Muslim Friday Prayers to Be Offered at National Cathedral

Washington, DC: Washington National Cathedral and five Muslim groups have announced today the first celebration of Muslim Friday prayers (Jumaa) at the National Cathedral on Friday, November 14.

http://www.cair.com/images/mailer/national-cathredral.jpg

Leaders believe offering Muslim prayers at the Christian cathedral shows more than hospitality. It demonstrates an appreciation of one another's prayer traditions and is a powerful symbolic gesture toward a deeper relationship between the two Abrahamic traditions.

What: Muslim Friday Prayers at Washington National Cathedral
When: Friday, November 14, 11:30 a.m. - 1:30 p.m.
Who:

  • The Rev. Canon Gina Campbell, director of liturgy for Washington National Cathedral
  • South African Ambassador Ebrahim Rasool
  • All Dulles Area Muslim Society
  • Council on American-Islamic Relations
  • Islamic Society of North America
  • Muslim Public Affairs Council
  • Masjid Muhammad, The Nation's Mosque

Where: Washington National Cathedral, North Transept
Media RSVP: Natalie Butz, West End Strategy Team, natalie@westendstrategy.com , 202-776-7700, by Thursday, November 13

The opportunity grew out of a trusted relationship between the Cathedral's liturgical director, the Rev. Canon Gina Campbell, and South African Ambassador Ebrahim Rasool, who met while planning the national memorial service for Nelson Mandela.

Rasool, who is also an Islamic religious thinker and leader, brought together Muslim leaders from the All Dulles Area Muslim Society (ADAMS), Masjid Muhammad (the Nation's Mosque), the Council on American-Islamic Relations (CAIR), the Islamic Society of North America (ISNA), and the Muslim Public Affairs Council (MPAC) for this historic event.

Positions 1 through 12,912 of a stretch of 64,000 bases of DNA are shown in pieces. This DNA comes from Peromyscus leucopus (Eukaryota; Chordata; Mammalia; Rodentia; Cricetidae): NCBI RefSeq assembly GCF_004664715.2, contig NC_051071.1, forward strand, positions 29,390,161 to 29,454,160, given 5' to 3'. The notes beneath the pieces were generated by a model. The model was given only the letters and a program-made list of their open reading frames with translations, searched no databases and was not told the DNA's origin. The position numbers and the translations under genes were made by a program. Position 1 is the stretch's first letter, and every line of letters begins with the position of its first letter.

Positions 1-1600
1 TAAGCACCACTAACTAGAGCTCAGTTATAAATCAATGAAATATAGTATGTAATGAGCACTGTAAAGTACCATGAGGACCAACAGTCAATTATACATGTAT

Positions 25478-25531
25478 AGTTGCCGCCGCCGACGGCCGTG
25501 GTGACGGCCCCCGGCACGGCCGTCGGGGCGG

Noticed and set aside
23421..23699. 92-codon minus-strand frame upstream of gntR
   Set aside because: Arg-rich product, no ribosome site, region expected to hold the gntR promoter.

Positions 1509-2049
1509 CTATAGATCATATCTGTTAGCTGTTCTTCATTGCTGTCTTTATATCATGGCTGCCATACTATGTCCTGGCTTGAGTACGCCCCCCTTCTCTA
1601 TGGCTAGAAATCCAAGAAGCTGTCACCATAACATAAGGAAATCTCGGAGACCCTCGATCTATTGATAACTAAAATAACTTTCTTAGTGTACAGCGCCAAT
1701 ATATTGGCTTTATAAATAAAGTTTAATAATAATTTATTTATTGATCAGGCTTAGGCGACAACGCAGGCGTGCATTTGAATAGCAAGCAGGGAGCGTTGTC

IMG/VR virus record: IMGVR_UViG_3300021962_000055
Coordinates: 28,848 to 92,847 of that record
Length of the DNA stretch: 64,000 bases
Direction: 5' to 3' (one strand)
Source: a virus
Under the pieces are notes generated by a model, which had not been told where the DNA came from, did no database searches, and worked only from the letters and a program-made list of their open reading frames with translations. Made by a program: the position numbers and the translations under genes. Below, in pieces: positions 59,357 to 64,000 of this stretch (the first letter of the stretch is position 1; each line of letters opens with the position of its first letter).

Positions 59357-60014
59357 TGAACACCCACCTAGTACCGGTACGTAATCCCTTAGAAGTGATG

"Deep relationships come out of prayer," said Canon Campbell. "Different connections come out of being in prayer--beyond the political or academic."

Ambassador Rasool thanked Campbell for the Cathedral's generous offer to use Friday prayers as a beginning to a deeper conversation and partnership.

"This is a dramatic moment in the world and in Muslim-Christian relations," said Rasool. "This needs to be a world in which all are free to believe and practice and in which we avoid bigotry, Islamaphobia, racism, anti-Semitism, and anti-Christianity and to embrace our humanity and to embrace faith."

The Cathedral has welcomed Muslims in the past, often at interfaith services and events, as well as at the Interfaith Conference of Greater Washington's annual concert and specific programs such as the 2008 Ramadan Iftar at the Cathedral College. But this is the first time the Cathedral has invited Muslims to come and lead their own prayers in a space known as a house of prayer for all people.

Planners hope that the people around the world will take note of this service and the welcome extended by the Cathedral so that Muslims everywhere will adopt a reciprocal welcome of Christians by Muslims.

Media are invited to arrive by 11:30 a.m. Muslim and Cathedral leaders will be available before and after for interviews. Following opening remarks about this historic event, the prayers and sermons will begin at approximately 12:20 and conclude before 1 p.m.

Worshipers are being invited from the five Muslim communities. Limited seating will be available for invited observers and media.

The prayers will be offered in the north transept, an area of the Cathedral with arches and limited iconography that provide an ideal space--almost mosque-like--with the appropriate orientation for Muslim prayers.

The prayers will also be webcast live from the Cathedral's website, www.nationalcathedral.org

 

 

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Editor: Akhtar M. Faruqui
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